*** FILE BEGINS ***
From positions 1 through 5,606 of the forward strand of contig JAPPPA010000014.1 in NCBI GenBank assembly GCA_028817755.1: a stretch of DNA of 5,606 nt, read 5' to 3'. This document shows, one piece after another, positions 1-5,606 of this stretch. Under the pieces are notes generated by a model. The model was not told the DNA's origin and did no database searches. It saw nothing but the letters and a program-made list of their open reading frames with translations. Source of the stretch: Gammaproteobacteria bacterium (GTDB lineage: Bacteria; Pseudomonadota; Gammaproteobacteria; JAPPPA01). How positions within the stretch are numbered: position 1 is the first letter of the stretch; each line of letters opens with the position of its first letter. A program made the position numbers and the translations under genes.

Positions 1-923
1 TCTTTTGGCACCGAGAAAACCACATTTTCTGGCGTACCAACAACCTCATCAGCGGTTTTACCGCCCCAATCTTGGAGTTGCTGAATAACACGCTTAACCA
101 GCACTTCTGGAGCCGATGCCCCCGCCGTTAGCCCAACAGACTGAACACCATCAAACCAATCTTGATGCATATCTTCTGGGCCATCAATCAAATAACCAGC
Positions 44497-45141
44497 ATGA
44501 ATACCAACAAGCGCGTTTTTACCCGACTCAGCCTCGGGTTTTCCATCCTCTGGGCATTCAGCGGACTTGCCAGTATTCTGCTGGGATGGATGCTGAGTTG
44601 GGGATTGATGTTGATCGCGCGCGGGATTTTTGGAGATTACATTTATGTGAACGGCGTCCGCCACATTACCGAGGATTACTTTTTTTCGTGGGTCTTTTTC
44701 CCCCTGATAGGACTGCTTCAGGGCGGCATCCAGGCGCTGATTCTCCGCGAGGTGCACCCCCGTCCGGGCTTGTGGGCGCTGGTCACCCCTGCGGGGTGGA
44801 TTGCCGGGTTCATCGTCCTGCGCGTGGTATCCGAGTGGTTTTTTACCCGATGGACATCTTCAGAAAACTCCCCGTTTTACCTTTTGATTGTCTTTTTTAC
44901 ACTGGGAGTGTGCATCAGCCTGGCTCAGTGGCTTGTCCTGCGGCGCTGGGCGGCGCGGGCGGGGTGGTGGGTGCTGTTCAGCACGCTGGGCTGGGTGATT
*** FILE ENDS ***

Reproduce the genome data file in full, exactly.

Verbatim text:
From positions 1 through 5,606 of the forward strand of contig JAPPPA010000014.1 in NCBI GenBank assembly GCA_028817755.1: a stretch of DNA of 5,606 nt, read 5' to 3'. This document shows, one piece after another, positions 1-5,606 of this stretch. Under the pieces are notes generated by a model. The model was not told the DNA's origin and did no database searches. It saw nothing but the letters and a program-made list of their open reading frames with translations. Source of the stretch: Gammaproteobacteria bacterium (GTDB lineage: Bacteria; Pseudomonadota; Gammaproteobacteria; JAPPPA01). How positions within the stretch are numbered: position 1 is the first letter of the stretch; each line of letters opens with the position of its first letter. A program made the position numbers and the translations under genes.

Positions 1-923
1 TCTTTTGGCACCGAGAAAACCACATTTTCTGGCGTACCAACAACCTCATCAGCGGTTTTACCGCCCCAATCTTGGAGTTGCTGAATAACACGCTTAACCA
101 GCACTTCTGGAGCCGATGCCCCCGCCGTTAGCCCAACAGACTGAACACCATCAAACCAATCTTGATGCATATCTTCTGGGCCATCAATCAAATAACCAGC
Positions 44497-45141
44497 ATGA
44501 ATACCAACAAGCGCGTTTTTACCCGACTCAGCCTCGGGTTTTCCATCCTCTGGGCATTCAGCGGACTTGCCAGTATTCTGCTGGGATGGATGCTGAGTTG
44601 GGGATTGATGTTGATCGCGCGCGGGATTTTTGGAGATTACATTTATGTGAACGGCGTCCGCCACATTACCGAGGATTACTTTTTTTCGTGGGTCTTTTTC
44701 CCCCTGATAGGACTGCTTCAGGGCGGCATCCAGGCGCTGATTCTCCGCGAGGTGCACCCCCGTCCGGGCTTGTGGGCGCTGGTCACCCCTGCGGGGTGGA
44801 TTGCCGGGTTCATCGTCCTGCGCGTGGTATCCGAGTGGTTTTTTACCCGATGGACATCTTCAGAAAACTCCCCGTTTTACCTTTTGATTGTCTTTTTTAC
44901 ACTGGGAGTGTGCATCAGCCTGGCTCAGTGGCTTGTCCTGCGGCGCTGGGCGGCGCGGGCGGGGTGGTGGGTGCTGTTCAGCACGCTGGGCTGGGTGATT